Support Your Local Sheriffs and Gunfighters!

April 26, 2016 | By

JamesGarner_pic_sYears ago, when Toronto’s City TV was good old Channel 79, two films seemed to get regular rotation in the late night schedules: Burt Kennedy’s western spoofs Support Your Local Sheriff! (1969) and Support Your Local Gunfighter (1971), a pair of broad comedies starring the indestructible James Garner.

I use the term indestructible because one could regard his career as Teflon-shielded, immune to bad reviews, weak films & scripts, and shifting between genres and mediums. He was a star in film and TV, beginning when he upgraded from the cheeky TV western Maverick (1957-1962) to film classics The Americanization of Emily (1964), 36 Hours (1964), Duel at Diablo (1966), and Grand Prix (1966).

Alongside the Support diptych, Garner also co-starred in the satirical race relations critique Skin Game (1971), and when worthwhile characters became more sparse, Garner moved back to TV, achieving his greatest success in The Rockford Files (1974-1980), a series later reborn via a 8 decent TV movies in the 1990s.

His subsequent film roles were largely smaller and supportive – Clint Eastwood’s extremely goofy Space Cowboys (2000) succeeds purely because of its stellar older male and female cast – but his grin tended to act as an auger for any filmic weaknesses.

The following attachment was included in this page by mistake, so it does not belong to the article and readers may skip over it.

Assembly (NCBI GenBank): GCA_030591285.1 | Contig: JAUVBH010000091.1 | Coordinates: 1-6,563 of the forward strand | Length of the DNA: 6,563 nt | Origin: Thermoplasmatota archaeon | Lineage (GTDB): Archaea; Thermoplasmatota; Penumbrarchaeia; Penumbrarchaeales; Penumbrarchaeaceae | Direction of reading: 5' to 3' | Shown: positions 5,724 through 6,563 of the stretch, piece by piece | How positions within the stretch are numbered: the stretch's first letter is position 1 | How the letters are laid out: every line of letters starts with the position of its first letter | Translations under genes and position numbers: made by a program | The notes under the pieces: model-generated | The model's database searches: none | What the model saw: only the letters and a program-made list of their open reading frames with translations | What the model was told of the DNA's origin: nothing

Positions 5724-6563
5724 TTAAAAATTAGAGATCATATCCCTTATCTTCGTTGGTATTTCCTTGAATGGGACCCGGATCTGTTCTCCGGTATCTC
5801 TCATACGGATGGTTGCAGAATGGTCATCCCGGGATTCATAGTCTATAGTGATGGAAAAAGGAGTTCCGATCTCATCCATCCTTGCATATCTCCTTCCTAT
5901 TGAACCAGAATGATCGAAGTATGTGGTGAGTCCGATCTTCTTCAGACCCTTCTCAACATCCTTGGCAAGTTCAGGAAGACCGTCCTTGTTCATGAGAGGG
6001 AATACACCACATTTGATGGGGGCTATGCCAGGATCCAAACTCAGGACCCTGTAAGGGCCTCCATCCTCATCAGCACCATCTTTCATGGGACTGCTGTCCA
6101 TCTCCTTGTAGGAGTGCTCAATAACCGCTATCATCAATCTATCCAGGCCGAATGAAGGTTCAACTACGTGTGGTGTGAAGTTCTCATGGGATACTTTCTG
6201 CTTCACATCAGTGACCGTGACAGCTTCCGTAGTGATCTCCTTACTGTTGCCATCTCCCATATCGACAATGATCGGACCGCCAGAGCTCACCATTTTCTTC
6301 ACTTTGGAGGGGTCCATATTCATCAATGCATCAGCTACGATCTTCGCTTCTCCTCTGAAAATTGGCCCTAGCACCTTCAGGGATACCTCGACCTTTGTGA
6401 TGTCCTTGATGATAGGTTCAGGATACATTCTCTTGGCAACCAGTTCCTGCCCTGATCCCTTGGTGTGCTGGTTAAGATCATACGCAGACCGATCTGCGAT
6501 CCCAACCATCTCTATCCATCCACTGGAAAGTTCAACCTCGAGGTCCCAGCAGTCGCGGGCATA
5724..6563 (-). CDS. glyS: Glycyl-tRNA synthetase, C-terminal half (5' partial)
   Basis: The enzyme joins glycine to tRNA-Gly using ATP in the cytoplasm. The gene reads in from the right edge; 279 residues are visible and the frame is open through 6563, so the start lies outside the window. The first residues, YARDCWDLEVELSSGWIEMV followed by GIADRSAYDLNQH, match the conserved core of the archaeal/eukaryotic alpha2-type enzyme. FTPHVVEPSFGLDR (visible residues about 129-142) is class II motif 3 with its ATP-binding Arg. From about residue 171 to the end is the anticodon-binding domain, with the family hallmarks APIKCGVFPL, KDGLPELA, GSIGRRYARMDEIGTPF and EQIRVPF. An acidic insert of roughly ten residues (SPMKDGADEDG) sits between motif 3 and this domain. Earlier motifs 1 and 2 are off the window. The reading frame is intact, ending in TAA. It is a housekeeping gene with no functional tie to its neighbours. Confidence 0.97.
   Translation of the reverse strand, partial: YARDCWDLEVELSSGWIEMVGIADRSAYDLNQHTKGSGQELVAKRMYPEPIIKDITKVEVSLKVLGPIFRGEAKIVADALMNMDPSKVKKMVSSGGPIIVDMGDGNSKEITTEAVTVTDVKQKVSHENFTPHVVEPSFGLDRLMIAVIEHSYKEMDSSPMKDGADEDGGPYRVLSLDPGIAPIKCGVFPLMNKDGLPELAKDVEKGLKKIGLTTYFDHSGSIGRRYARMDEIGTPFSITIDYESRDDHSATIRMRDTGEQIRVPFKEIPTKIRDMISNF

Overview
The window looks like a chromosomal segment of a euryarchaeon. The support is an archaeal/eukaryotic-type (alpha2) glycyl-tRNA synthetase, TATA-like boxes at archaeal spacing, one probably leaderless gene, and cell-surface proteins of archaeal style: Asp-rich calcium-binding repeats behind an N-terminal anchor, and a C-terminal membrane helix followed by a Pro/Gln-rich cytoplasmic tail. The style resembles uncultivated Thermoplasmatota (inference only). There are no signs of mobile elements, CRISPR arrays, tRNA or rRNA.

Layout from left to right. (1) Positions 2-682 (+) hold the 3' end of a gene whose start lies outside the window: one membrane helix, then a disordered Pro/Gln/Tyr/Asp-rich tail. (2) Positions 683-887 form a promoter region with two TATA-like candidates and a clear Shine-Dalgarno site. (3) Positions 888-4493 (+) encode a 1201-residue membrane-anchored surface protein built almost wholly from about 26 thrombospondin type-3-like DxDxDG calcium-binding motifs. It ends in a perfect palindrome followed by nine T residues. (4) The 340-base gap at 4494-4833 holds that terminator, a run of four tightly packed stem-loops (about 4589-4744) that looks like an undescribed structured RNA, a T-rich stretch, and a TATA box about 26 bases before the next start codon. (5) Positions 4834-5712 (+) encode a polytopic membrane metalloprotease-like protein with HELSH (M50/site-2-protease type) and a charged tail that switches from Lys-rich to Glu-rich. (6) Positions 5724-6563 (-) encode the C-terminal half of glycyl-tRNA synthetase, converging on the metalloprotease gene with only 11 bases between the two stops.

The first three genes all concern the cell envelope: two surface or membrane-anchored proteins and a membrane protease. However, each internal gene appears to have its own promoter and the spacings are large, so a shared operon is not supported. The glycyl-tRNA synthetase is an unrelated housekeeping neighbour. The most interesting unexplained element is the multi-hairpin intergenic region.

Unlike Burt Lancaster’s signature grin – broad and often a wink at the audience which could shatter a film’s suspension of disbelief – Garner’s grin showed the kind of humility that made even cartoon caricatures sympathetic, and making his more subtle wink at audiences oddly organic to a film. Kennedy’s comedic pokes at westerns are quite broad, but they’re refreshingly clever, and extraordinarily well cast with a mass of familiar faces known to fans of 60s and 70s TV, and Twilight Time’s neat double-bill upgrades these perhaps forgotten classics to HD with some notable extras.

Coming very shortly: reviews of two noirs from Twilight Time – Otto Preminger’s underrated Where the Sidewalk Ends (1951) and the Encore Edition of Fritz Lang’s The Big Heat (1953).




Mark R. Hasan, Editor

Tags: , , , , ,


Comments are closed.